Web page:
Almost entirely with donations from friends and family, Koenigsberg rented O’Maine Studios on Danforth Street in Portland. His sister Liz Koenigsberg, one of the owners of Petite Jacqueline in Portland, organized catering. When he imagined an art installation, friends from across the country created pieces for him to display.

At his bathed-in-purple birthday party, Sam Koenigsberg dances with his grandmother Jaqueline McLain.

At his bathed-in-purple birthday party, Sam Koenigsberg dances with his grandmother Jaqueline McLain.

A Portland native, Koenigsberg was voted “Most Artistic” in his class at Deering High School. At Carlton College in Minnesota, he studied English and wrote short stories. He lived in the Midwest after graduation, in part trying to produce a feature-length film with friends. He and his friends once built an ice-fishing house on a frozen lake as part of a winter art festival.

His friends reeled at the news of his diagnosis.

“It made me think about what it means to live your life without knowledge when it will end,” said Arielle Adams, a longtime friend. “If there’s anybody who would be good at that, it would be Sam.”


Last Thursday evening, Koenigsberg set up chairs and purple lights and left bars of amethyst soap as party favors. He checked every detail and greeted every guest.


“Sam has not had a vehicle to express his creativity in a long time,” said Gretchen Larman, his mom. “He has all this artistic energy, and this has been a vehicle for that. It’s not just a party. It’s a piece of art.”

The partygoers gathered around the projection screen for the slideshow, then three short films by friends. One was set to the sounds from an MRI machine. Another was based on a surreal short story that Koenigsberg wrote about swallowing gum. The third was footage from the movie he once hoped to make with friends in Minneapolis. When her son – almost 10 years younger, his head not yet shaved – appeared on the screen, Larman wiped tears from her face. Koenigsberg interjected through the film, trying to explain its abstract inspiration to slightly puzzled viewers.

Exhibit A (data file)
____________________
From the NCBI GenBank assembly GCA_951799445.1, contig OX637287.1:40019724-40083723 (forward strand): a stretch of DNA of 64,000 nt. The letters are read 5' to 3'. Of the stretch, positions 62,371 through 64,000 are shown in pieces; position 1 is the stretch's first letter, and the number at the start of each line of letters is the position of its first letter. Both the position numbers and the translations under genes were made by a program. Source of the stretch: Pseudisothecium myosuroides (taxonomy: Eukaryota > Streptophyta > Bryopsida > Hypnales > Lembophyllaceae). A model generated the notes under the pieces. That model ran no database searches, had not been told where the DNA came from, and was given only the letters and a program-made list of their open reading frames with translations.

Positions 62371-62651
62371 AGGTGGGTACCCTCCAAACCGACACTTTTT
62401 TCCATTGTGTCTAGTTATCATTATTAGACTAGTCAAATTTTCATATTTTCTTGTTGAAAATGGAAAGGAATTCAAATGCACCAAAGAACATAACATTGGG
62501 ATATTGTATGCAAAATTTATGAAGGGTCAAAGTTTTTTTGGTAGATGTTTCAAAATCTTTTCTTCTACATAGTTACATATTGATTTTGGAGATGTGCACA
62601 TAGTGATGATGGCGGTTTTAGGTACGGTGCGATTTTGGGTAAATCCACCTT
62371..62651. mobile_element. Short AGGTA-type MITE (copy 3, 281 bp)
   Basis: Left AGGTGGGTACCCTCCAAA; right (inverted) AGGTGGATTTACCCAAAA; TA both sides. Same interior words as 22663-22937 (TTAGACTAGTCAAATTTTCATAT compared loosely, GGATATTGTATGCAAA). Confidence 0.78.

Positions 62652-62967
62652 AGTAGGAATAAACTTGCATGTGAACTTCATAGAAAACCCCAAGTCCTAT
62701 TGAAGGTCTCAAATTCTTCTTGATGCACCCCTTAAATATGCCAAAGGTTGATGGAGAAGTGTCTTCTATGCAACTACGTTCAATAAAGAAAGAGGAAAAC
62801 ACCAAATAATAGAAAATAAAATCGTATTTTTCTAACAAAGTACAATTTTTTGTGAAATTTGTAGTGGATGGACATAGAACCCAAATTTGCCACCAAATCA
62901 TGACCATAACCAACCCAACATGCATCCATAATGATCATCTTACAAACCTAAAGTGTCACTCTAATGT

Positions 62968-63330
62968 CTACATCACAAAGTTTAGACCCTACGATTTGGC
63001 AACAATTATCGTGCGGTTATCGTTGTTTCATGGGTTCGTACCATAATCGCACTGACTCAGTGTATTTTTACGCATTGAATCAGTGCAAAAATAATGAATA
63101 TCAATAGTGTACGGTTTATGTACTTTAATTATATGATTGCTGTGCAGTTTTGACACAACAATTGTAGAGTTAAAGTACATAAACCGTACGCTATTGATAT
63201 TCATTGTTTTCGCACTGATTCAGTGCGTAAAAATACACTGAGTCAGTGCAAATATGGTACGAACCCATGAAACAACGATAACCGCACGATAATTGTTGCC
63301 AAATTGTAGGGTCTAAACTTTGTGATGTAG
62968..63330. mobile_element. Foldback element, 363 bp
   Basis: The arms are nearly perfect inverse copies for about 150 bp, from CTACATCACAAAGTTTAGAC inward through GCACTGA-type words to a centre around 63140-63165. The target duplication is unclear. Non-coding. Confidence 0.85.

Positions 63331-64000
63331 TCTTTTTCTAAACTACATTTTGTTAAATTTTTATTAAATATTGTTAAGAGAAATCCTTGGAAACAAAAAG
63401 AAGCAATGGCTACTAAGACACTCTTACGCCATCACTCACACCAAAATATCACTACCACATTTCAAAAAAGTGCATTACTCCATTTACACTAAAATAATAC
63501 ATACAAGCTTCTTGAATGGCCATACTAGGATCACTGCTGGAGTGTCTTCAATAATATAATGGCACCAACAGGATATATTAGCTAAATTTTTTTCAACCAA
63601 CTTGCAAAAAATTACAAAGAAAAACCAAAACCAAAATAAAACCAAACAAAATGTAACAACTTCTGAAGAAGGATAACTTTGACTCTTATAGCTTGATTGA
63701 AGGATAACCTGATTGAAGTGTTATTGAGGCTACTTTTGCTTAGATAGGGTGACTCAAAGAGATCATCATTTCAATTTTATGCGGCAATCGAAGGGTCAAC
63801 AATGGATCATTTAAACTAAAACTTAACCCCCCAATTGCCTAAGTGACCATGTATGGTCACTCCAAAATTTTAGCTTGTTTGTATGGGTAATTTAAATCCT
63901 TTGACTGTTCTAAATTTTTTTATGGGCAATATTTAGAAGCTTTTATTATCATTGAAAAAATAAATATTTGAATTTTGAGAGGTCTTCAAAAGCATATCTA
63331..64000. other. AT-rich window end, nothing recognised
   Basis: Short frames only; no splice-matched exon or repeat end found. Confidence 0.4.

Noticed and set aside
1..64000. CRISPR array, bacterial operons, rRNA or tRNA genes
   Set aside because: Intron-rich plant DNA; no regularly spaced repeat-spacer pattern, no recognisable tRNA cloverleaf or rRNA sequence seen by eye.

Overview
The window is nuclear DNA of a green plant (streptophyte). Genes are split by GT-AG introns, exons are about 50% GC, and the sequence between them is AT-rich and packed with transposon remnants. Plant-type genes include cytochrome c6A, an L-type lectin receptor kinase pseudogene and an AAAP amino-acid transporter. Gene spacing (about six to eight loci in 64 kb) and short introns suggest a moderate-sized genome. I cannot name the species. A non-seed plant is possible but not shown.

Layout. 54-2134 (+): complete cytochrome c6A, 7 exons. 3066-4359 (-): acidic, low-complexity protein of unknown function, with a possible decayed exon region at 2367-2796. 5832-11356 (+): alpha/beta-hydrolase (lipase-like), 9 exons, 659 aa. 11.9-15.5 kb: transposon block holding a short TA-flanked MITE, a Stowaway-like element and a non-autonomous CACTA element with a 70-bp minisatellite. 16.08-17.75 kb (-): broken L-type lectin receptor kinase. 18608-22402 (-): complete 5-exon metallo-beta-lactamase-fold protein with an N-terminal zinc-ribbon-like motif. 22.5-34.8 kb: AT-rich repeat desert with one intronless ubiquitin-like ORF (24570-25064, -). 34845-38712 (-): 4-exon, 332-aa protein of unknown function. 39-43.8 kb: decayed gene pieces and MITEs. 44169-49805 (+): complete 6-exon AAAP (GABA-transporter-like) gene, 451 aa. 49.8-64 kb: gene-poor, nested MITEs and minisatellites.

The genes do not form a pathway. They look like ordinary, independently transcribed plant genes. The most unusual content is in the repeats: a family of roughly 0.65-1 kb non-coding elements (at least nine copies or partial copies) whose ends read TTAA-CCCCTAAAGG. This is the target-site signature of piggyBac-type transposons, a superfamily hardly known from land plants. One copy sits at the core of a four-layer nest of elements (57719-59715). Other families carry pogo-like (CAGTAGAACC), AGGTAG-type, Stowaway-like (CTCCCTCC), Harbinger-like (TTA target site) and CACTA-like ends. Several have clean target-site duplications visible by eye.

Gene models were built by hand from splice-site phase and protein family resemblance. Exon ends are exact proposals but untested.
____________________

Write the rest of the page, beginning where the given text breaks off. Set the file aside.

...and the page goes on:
“This is about a great architect who wants everything to stop building,” he said.


As the films gave way to music, Koenigsberg and his girlfriend, Molly Adams, guided a group of friends to his apartment, where he pointed to the radiation mask tacked up on his living room mural. He clicked “play” on a Six Three Mafia rap song, then stepped onto the deck to exhale sweet marijuana smoke into the night air.

Bouncing quickly into the next room to check on his guests, Koenigsberg ushered them back to the party. He interrupted the dancing to tell everyone a detail he forgot during his slideshow – he had traveled to Minneapolis to invite Prince to the party, only to find out the musician had died that day.


While his friends retook the dance floor, Koenigsberg took over as DJ. His dad, Steve Koenigsberg, paused to kiss his son on the cheek.

Bouncing as he selected the next track, the anxious host finally relaxed. He turned the music over to a friend. The studs on his jacket shone as he ran to the dance floor.

In the purple light, he jumped up and down to the beat.

A picture of the late musician Prince, made using photos of Sam Koenigsberg's cancer cells, hangs on the wall at his party. Prince and the color purple have played a big part in Koenigsberg's life, especially since his diagnosis.

A picture of the late musician Prince, made using photos of Sam Koenigsberg’s cancer cells, hangs on the wall at his party. Prince and the color purple have played a big part in Koenigsberg’s life, especially since his diagnosis.